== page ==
The Law Firm of Oklahoma Criminal Defense Attorney Dustin Phillips

(405) 418-8888

   (405) 418-8888
 
Photo credit: katsrcool - Automobile Alley in Oklahoma City

RECENT CASE RESULTS

Dismissed
Possession of Marijuana
March 2017 | Logan County Court
Dismissed
Possession of Psilocybin with Intent to Distribute, Possession of Drug Proceeds, Possession of a Firearm in the Commission of a Felony, Possession of CDS (marijuana), Possession of Drug Paraphernalia.
February 2017 | Oklahoma County Court
Dismissed
Application to Revoke
February 2017 | Pottawatomie County Court
Dismissed
Possession of a Firearm in the Commission of a Felony
February 2017 | Garfield County Court
Acquitted at Trial
Distribution of CDS (Marijuana)
January 2017 | Garfield County Court
Dismissed
Driving Under the Influence
January 2017 | Oklahoma City Municipal Court
Dismissed
Solicitation of a Minor Under 18 Years of Age (x2)
January 2017 | Oklahoma County Court
Dismissed
Assault & Battery
January 2017 | Cleveland County Court
Dismissed
Domestic Abuse Assault & Battery
January 2017 | Oklahoma County Court
Dismissed
Domestic Assault with a Dangerous Weapon
December 2016 | Pottawatomie County Court
 

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First Degree Rape

The crime of rape, or nonconsensual sexual intercourse, is divided by Oklahoma law into two categories: rape in the first degree and rape in the second degree. Second degree rape, also known as statutory rape, is the lesser offense, but still a serious criminal charge.

First degree rape is considered a violent sex offense. It is often committed by force or threat of violence; however, it can also be committed through incapacitating a victim or taking advantage of a victim's mental illness in order to achieve the act.

In 21 O.S. 1111, state law defines rape using nine specific acts of nonconsensual sexual intercourse, including those in which a victim appears to give consent, but is legally unable to do so. A few sections later, in 21 O.S. 1114, the offense of Rape in the First Degree is articulated through a list of seven acts of rape:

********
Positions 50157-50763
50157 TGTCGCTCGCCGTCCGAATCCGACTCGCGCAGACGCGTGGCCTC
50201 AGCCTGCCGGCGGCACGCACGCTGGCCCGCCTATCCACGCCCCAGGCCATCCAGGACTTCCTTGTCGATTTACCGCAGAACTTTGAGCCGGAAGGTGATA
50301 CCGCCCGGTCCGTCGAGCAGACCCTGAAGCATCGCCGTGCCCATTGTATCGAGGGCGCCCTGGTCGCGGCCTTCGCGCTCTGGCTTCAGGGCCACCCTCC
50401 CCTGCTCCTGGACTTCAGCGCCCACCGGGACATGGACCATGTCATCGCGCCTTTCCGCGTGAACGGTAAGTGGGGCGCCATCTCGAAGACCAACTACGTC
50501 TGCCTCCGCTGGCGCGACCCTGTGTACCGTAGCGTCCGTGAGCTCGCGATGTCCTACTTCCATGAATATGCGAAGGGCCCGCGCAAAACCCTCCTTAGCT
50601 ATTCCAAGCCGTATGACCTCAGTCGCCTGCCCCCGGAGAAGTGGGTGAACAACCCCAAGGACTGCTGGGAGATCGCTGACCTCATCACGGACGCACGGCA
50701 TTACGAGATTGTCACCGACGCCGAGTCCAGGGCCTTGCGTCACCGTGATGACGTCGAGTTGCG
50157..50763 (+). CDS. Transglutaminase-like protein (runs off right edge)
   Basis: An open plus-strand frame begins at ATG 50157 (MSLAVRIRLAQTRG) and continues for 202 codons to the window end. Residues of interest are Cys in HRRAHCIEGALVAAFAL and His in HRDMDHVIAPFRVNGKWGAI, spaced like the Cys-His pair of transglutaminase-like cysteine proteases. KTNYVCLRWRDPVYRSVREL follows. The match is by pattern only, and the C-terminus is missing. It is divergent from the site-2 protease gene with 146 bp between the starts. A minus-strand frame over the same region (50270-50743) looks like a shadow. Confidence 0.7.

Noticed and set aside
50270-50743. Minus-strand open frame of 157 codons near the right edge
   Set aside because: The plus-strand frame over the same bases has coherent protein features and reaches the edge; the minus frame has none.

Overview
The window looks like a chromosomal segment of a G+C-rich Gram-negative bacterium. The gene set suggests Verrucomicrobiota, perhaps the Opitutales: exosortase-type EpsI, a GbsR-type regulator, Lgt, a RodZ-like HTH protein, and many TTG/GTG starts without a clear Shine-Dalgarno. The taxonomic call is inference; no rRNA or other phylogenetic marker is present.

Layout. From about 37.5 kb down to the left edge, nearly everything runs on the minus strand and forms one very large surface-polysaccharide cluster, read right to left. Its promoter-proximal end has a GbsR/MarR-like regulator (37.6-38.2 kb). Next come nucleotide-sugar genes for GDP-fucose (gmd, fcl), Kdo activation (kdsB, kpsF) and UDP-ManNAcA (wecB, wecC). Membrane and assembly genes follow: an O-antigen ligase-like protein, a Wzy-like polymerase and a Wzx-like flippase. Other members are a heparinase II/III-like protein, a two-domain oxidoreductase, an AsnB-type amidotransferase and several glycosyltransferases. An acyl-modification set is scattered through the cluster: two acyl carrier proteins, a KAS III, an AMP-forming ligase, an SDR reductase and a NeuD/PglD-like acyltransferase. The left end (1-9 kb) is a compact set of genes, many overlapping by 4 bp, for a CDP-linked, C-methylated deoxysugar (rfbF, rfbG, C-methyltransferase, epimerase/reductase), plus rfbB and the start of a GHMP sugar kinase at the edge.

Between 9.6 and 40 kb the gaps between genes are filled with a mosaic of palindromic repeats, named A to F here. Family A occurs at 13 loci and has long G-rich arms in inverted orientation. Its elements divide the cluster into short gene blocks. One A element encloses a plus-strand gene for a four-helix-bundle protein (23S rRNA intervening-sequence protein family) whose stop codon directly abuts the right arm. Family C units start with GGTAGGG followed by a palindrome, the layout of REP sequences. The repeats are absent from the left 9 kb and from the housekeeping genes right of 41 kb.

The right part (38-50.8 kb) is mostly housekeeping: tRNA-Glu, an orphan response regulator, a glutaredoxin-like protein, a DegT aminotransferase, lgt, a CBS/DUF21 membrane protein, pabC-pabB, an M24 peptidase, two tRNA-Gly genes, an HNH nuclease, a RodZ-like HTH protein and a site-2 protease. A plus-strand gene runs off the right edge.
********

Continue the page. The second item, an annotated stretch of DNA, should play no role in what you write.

• Rape of a child younger than 14 by an adult older than 18
  • Rape of a person who is unable to provide legal consent to sex as a result of a mental illness or mental disability
  • Rape that occurs when the perpetrator administers or is privy to the administration of a narcotic or anesthetic agent to intoxicate the victim as a means of forcing submission
  • Rape that occurs when a perpetrator knows the victim is unconscious or unaware of the nature of the act
  • Forcible rape occurring through violence or force or the threat thereof when the perpetrator has the appears capable of executing the threat
  • Rape by instrumentation that results in serious bodily harm
  • Rape by instrumentation of a victim under the age of 14

Oklahoma law still lists first degree rape as a capital offense; however, the death penalty for non-homicide crimes was ruled unconstitutional by the United States Supreme Court in 2005. Rather, first degree rape is punishable by a minimum of five years in prison and a maximum of life without parole. Considered an egregious sexual offense, it is subject to Oklahoma's "Eighty Five Percent Rule," which means that anyone convicted of the crime must serve at least 85 percent of his or her sentence before becoming eligible for parole.

If convicted of first degree rape, a defendant will be designated a Level 3 sex offender, the category designated for violent offenders and those considered to be at highest risk of reoffending. He or she must register as a sex offender for life and verify his or her address with local law enforcement every three months.

Rape is a serious criminal allegation. If you are accused of rape, suspected of rape, or questioned about your sexual activity, do not talk to police or anyone else without the advice and presence of a qualified attorney.

Rape by Instrumentation

Rape by instrumentation is a subcategory of rape that includes vaginal or anal penetration by an object or body part, but which does not amount to sexual intercourse. For instance, foreign objects, sex toys, or fingers could all be considered "instruments" when used for sexual penetration.

This type of carnal knowledge is considered to be rape by instrumentation when a victim does not consent to the act, whether or not the non-consenting party is married to the perpetrator. If a person agrees to the act, but is under the age of 16, a student committing the act with a school district employee, or a person in the custody or supervision of a government agency, his or her consent cannot be legally granted, and the act is therefore considered rape.

Rape by instrumentation is only considered first degree rape if it is committed upon a minor under the age of 14 or if it results in serious bodily injury. In all other circumstances, it is second degree rape.

Fight a Rape Charge with Skillful Legal Defense

If you are charged with rape, there may be a number of mitigating circumstances that can aid in your defense. False accusations, mistaken identity, and lack of evidence can bring a dismissal of charges or an acquittal at trial. However, this evidence to support your defense may never be brought to light without qualified legal counsel. Your rights, your freedom, and your future are in jeopardy. Do not delay in getting an assertive rape defense lawyer to handle your case. Call now to see how we can help.